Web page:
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3 Stocks That Have Doubled This Year and Still Have Room to Grow

Finding stocks that can double their value is something of the holy grail of investing. Riding a stock to 100% gains often takes years or even decades, though in rare cases it can happen much faster. While some would simply take their winnings and go, in-the-know investors will want to determine what drove those gains, because in some cases the stock will still have room to run and remain a worthwhile investment.

With that in mind, let's look at three companies that have enjoyed triple-digit gains so far in 2019 and may still have room to grow: streaming pioneer Roku (NASDAQ: ROKU), e-commerce car seller Carvana (NYSE: CVNA), and digital advertiser The Trade Desk (NASDAQ: TTD). Let's look at each to see why this year's outperformance might be just the beginning.

A Roku TV showing shortcuts to streaming services.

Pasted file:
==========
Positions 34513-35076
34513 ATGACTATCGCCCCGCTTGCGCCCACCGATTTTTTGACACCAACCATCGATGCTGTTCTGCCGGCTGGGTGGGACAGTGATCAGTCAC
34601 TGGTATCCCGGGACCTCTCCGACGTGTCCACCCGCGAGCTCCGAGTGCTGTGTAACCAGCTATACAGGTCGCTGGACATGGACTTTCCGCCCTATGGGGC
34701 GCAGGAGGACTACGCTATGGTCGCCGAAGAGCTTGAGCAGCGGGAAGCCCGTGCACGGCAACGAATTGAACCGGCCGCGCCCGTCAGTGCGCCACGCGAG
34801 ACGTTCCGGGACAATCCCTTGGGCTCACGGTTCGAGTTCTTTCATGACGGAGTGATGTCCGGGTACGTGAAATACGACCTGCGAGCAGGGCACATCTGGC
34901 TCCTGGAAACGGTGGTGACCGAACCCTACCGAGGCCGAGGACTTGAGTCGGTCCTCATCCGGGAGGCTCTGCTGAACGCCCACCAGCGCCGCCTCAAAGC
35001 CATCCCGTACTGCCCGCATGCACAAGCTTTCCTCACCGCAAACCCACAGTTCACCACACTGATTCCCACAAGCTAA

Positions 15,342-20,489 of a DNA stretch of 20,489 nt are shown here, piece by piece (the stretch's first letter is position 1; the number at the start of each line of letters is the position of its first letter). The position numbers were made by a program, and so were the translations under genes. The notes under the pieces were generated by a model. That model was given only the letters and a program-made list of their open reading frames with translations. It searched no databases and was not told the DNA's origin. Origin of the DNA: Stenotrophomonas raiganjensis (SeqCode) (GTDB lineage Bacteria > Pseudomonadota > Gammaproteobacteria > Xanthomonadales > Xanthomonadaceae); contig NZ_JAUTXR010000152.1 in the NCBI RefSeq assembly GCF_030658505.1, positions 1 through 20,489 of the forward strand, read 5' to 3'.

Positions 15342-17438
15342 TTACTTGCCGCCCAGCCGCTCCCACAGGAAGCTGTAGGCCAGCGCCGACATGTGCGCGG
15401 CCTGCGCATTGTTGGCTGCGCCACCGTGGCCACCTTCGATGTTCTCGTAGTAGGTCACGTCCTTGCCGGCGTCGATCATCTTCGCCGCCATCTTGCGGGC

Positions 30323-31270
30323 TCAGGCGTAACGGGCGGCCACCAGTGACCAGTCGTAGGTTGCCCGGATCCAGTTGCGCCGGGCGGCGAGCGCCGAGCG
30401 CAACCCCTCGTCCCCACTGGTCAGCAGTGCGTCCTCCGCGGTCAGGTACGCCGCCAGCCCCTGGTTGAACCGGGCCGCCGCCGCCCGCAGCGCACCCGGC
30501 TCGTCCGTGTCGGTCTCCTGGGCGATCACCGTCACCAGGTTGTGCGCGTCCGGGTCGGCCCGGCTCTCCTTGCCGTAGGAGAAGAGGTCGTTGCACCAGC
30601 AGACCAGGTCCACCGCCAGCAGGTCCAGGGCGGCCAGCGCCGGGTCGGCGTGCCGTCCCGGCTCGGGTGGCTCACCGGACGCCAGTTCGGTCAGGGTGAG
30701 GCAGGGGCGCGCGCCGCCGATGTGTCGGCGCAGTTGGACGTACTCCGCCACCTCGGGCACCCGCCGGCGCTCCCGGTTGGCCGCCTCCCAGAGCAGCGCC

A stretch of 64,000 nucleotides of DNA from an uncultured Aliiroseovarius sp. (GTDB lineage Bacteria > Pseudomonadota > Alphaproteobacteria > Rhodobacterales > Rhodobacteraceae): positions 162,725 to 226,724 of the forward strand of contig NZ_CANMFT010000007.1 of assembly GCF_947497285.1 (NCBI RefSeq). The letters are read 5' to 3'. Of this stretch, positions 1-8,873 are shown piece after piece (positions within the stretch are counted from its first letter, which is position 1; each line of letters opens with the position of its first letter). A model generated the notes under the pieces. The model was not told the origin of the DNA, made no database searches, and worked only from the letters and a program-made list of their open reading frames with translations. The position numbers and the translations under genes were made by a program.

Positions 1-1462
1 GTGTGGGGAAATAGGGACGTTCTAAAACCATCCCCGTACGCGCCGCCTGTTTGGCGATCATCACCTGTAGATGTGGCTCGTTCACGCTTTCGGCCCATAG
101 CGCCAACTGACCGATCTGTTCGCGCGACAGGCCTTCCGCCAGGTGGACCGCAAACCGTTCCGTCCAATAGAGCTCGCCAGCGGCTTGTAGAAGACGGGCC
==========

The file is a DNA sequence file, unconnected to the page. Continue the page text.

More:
Image source: Roku.

Roku: Up 416%

It's easy to see why investors might be doubtful about the growth prospects for a stock that's grown nearly fivefold in 11 months, yet the trend that's driving those gains is just getting started. While Roku is widely known for its streaming video devices, the company banks most of its revenue from its advertising business. As consumers increasingly move from traditional broadcast television to streaming platforms, Roku provides data that helps advertisers reach only those consumers that are in the market for their products or services.

This has been Roku's recipe for success. The company's platform revenue -- which includes advertising, The Roku Channel, and its connected TV operating system (OS) -- has grown 81% year over year during the first nine months of 2019 and shows little signs of slowing. Additionally, Roku's OS is the platform of choice for many manufacturers and can be found in 1 in 3 smart TVs sold in the U.S. -- and the company is just now beginning its European expansion

As more people cut the cord and the adoption of streaming accelerates, Roku is carving out a niche that will bear fruit for years to come.